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This week we’re pleased to bring you a special “State of Retirement Income” episode, which we recorded live at the annual Morningstar Investment Conference held recently in Chicago, Illinois. For this discussion, we turn the tables on Christine, who is part of an expert retirement planning panel that also includes David Blanchett, managing director and head of retirement research at PGIM DC Solutions, and Karsten Jeske, the founder of Early Retirement Now. Both were guests on past episodes of The Long View.
In this panel discussion, recorded before a live audience, we delve into a number of retirement-planning topics, including the impact of inflation on spending patterns; the implications of the recent selloff on asset allocation; sequence-of-returns risk; optimal Social Security-claiming practices; the role and importance of guaranteed income sources; and a lot more. Without further ado, please enjoy this special episode of The Long View.
“Karsten Jeske: Cracking the Code on Retirement Spending Rates,” The Long View podcast, Morningstar.com, Oct. 14, 2020.
Karsten Jeske’s blog, Early Retirement Now
Karsten Jeske’s bio
David Blanchett’s bio
“David Blanchett: If You’re Retiring Now, You’re in a Pretty Rough Spot,” The Long View podcast, Morningstar.com, Sept. 18, 2019.
“Christine Benz and John Rekenthaler: How Much Can You Safely Spend in Retirement?” The Long View podcast, Morningstar.com, Dec. 21, 2021.
“How Much Should You Worry About Inflation in Retirement?” by Christine Benz, Morningstar.com, March 26, 2021.
“Exploring the Retirement Consumption Puzzle,” by David Blanchett, financialplanningassociation.org, May 2014.
Safe Withdrawal Rates
The Trinity Study
“The Safe Withdrawal Rate Series—A Guide for First-Time Readers,” by Karsten Jeske, EarlyRetirementNow.com, Nov. 15, 2021.
“The State of Retirement Income: Safe Withdrawal Rates,” by Christine Benz, Jeffrey Ptak, and John Rekenthaler, Morningstar.com, November 2021.
“What’s a Safe Retirement Spending Rate for the Decades Ahead?” by Christine Benz and John Rekenthaler, Morningstar.com, Nov. 11, 2021.
“Drawdown From Financial Accounts in Retirement,” Vanguard Research by Thomas J. De Luca and Anna Madamba, vanguard.com, July 2021.
Retirement Portfolio Construction
“Cliff Asness: Value Stocks Still Look Like a Bargain,” The Long View podcast, Morningstar.com, May 31, 2022.
“Bonds May Be Down, But Some Annuity Payouts Are Up,” by David Blanchett, thinkadvisor.com, May 13, 2022.
“Inflation at 7%! Here’s Why I’m Not Running for the Hills (Yet)!” by Karsten Jeske, earlyretirementnow.com, Jan. 13, 2022.
“The Bucket Approach to Retirement Allocation,” by Christine Benz, Morningstar.com, Jan. 25, 2021.
Christine Benz’s model bucket portfolios
What Is a Monte Carlo Simulation?
Guaranteed Income and Social Security
“Guaranteed Income: A License to Spend,” by David Blanchett and Michael Finke, papers.ssrn.com, June 28, 2021.
Open Social Security
“Laura Carstensen: ‘I’m Suggesting We Change the Way We Work,’” The Long View podcast, Morningstar.com, Sept. 14, 2021.
“Eight Centuries of Global Real Interest Rates, R-G, and the ‘Suprasecular’ Decline, 1311-2018,” by Paul Schmelzing, bankofengland.co.uk, January 2020.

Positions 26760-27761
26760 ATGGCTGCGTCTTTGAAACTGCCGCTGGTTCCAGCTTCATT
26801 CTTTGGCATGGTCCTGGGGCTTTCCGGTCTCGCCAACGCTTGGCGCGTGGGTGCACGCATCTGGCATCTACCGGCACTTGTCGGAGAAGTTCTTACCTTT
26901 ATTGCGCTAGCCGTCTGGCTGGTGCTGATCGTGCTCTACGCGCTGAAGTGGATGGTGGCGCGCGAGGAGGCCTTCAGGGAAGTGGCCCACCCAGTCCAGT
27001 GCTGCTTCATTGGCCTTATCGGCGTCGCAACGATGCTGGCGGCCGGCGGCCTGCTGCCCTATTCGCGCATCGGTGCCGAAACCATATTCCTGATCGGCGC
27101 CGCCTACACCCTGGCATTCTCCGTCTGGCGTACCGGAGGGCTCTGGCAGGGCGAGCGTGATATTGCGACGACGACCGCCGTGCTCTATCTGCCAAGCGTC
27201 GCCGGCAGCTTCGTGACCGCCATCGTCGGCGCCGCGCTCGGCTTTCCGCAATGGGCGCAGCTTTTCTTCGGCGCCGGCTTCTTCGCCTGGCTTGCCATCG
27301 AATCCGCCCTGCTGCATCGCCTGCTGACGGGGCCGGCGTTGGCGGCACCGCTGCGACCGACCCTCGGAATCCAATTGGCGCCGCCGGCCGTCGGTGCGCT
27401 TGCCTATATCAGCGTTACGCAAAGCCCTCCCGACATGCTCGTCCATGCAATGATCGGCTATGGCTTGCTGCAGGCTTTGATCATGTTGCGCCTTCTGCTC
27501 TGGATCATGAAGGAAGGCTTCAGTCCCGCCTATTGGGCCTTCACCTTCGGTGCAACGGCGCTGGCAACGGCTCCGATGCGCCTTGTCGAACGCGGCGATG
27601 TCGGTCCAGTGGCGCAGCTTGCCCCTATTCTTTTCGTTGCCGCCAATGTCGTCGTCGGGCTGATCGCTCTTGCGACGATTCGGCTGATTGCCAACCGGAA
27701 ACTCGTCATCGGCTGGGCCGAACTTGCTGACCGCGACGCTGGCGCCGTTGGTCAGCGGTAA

Hi, and welcome to The Long View. I’m Jeff Ptak, chief ratings officer for Morningstar Research Services. And I’m Christine Benz, director of personal finance and retirement planning for Morningstar.
This week we’re pleased to bring you a special “State of Retirement Income” episode, which we recorded live at the annual Morningstar Investment Conference held recently in Chicago, Illinois. For this discussion, we turn the tables on Christine, who is part of an expert retirement planning panel that also includes David Blanchett, managing director and head of retirement research at PGIM DC Solutions, and Karsten Jeske, the founder of Early Retirement Now. You’ll remember David and Karsten, who were our guests on past episodes of The Long View.
In this panel discussion that we recorded before a live audience, we delve into a number of retirement-planning topics, including the impact of inflation on spending patterns; the implications of the recent selloff on asset allocation; sequence of returns risk; optimal Social Security-claiming practices; the role and importance of guaranteed income sources; and a lot more. Without further ado, please enjoy this special episode of The Long View.
David, Christine, Karsten welcome. Thanks so much for participating, in this year's, Morningstar Investment Conference we're very pleased to have you.
I think we'll start with what is the topic of the moment. There are many, but certainly inflation probably is at the top of our pecking list of concerns. Christine, I'm going to start with you. Let's suppose I'm a retiree. I've targeted a 4% real spending rate. If I want to keep up with rising prices, that means withdrawing 8% more this year, give or take than I did last. Do you think that's advisable or is it better to spend less than that?
Christine Benz: I think the starting point, Jeff, when people think about this is to not just take 8% and run with it but take a look at personal spending. There's been this ongoing research about how older adults spend. The Bureau of Labor Statistics has been calculating this parallel statistic called CPI-E that looks at how older adults spend. And when you compare that to the general CPI figures you see some changes in the consumption baskets that they use. So older adults tend to consume less energy. They tend to be commuting less. I think everyone's commuting less right now, but older adults always have been commuting less. So rising energy prices have affected them relatively less. They tend to spend a little bit less on food.
I would urge anyone who's working with retirees to go through that personalized calculation. I think they may find that in some categories they're spending more than the CPI figures would embed, but I think that is the starting point for this exercise. Rather than assuming that if inflation, if CPI is 8%, I'll naturally give myself that bump up. So, I think that that is the starting point. Another thing I think about is David's really influential research, which I know we're going to talk about, which is the trajectory of spending over retiree's life cycles. And David's research has shown that retirees do tend to spend a little bit less in the middle years of retirement. I think that argues someone's in the early phases of their retirement life cycle, they could potentially take more from their portfolio with the knowledge that they're spending will naturally come down.